When the president of Iran, Akbar Rafsanjani, approached Siemens to complete the Bushehr project, which had already been paid for, the German government, under pressure from the U.S., refused to do the work or repay the money.
Attempts by Iran to get nuclear plants built by other countries - including Argentina, Spain, Italy, Czechoslovakia, Poland and Russia - were thwarted by intense American pressure on those countries. All of those plants would have been under close supervision by the International Atomic Energy Agency and were strictly allowed, and even guaranteed, by the nuclear nonproliferation treaty.
Finally, Iran signed, in January 1995, a contract with the Russian Ministry of Atomic Energy to finish the reactors at Bushehr, but that work has not been completed yet, although it is scheduled to be done soon. There are thus very good reasons why Iran, which has stores of natural uranium, believes any arrangement to have its nuclear fuel come from the outside would leave it as a hostage to the United States.
Our justification for economic sanctions and the threat of military attack are alleged Iranian violations of the treaty; it is therefore useful to describe some of the treaty's provisions. (The full treaty is available on the Internet.) Two articles are particularly relevant to our discussion:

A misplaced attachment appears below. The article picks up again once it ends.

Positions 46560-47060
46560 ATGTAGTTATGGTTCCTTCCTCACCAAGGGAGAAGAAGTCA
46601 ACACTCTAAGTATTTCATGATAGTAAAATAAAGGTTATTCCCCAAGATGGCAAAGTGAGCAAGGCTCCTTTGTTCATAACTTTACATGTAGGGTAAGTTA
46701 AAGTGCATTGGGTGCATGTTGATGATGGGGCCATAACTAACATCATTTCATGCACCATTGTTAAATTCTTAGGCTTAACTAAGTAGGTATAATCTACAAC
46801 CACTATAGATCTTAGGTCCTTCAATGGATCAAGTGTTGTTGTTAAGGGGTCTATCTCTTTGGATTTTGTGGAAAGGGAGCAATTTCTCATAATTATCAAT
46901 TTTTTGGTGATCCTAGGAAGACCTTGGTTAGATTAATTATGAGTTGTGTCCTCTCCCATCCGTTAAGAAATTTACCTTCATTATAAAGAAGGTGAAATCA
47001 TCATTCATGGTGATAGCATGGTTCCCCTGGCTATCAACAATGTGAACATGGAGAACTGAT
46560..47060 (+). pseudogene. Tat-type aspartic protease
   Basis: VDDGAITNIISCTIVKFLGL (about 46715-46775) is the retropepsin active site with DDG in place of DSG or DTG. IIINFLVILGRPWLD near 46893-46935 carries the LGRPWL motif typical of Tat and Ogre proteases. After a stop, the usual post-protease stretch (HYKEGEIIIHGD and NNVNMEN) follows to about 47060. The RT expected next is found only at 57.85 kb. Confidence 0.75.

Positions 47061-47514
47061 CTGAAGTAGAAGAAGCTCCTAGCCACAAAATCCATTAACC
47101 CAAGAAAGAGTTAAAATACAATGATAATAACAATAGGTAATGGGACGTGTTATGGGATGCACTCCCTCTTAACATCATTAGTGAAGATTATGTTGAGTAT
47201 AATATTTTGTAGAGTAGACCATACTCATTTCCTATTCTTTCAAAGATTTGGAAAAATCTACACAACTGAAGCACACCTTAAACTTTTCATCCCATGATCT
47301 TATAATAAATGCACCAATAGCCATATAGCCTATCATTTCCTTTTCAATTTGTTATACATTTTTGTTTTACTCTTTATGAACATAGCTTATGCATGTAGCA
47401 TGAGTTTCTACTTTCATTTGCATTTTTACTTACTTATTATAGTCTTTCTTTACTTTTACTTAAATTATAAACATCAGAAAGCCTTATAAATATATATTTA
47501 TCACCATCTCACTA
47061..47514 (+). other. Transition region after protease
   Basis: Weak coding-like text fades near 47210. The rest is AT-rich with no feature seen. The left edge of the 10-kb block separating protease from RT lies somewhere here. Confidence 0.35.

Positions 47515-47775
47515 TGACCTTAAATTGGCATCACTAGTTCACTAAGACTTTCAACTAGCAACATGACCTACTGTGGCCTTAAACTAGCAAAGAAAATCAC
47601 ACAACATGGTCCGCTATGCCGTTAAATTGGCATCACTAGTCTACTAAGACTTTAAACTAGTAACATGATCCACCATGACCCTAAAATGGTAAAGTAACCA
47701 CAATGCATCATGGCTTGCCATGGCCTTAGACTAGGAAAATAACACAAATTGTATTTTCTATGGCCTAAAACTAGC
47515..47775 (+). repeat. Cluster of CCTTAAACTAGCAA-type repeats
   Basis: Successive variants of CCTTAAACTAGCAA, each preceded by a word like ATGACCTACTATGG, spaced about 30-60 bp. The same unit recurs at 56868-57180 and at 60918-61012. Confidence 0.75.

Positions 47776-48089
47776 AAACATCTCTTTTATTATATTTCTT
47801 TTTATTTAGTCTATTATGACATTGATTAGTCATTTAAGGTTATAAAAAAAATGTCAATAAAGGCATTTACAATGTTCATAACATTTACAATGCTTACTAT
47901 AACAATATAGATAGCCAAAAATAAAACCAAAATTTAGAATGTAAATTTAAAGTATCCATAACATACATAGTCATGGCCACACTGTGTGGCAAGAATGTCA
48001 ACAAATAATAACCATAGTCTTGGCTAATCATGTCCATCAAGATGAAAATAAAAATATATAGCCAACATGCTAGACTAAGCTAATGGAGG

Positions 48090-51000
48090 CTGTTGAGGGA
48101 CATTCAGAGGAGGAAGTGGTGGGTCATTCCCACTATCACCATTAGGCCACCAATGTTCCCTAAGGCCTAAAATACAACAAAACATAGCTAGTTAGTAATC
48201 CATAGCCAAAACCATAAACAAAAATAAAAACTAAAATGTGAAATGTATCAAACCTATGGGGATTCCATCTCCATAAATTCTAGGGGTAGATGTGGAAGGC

** Article III: Each non-weapon state will negotiate an agreement with the IAEA for the application of its safeguards to all nuclear material in all of the state's peaceful nuclear activities and to prevent diversion of such material to nuclear weapons or other nuclear explosive devices.
** Article IV: Nothing in this treaty shall be interpreted as affecting the inalienable right of all the parties to the treaty to develop research, production and use of nuclear energy for peaceful purposes without discrimination and in conformity with Articles I and II of this treaty.
Article III describes the 'safeguards agreement' to be negotiated between the signatory and the IAEA. This may be different for different countries. The safeguards Iran agreed to in 1970 required the country to notify the IAEA of any nuclear facility at least six months before the introduction of any nuclear material into the facility.
In 2003, when Iran's nuclear centrifuge facility at Natanz was revealed, no nuclear material had been introduced and thus there was no violation. But why was the Natanz facility constructed secretly? Isn't that suspicious? Not really; it is clear that any attempt to build this facility openly would have generated intense American activity to prevent its establishment.
What Iran clearly has violated is the United Nations Security Council's demand that it abrogate its legal right, both under the treaty and as a sovereign nation, to process its own uranium, under IAEA supervision, for fuel to power its nuclear power stations. It is the Security Council action, brought about by intense U.S. pressure, that is patently illegal.
- Claude Garrod is a member of the Davis Peace Coalition. This column appears every other month.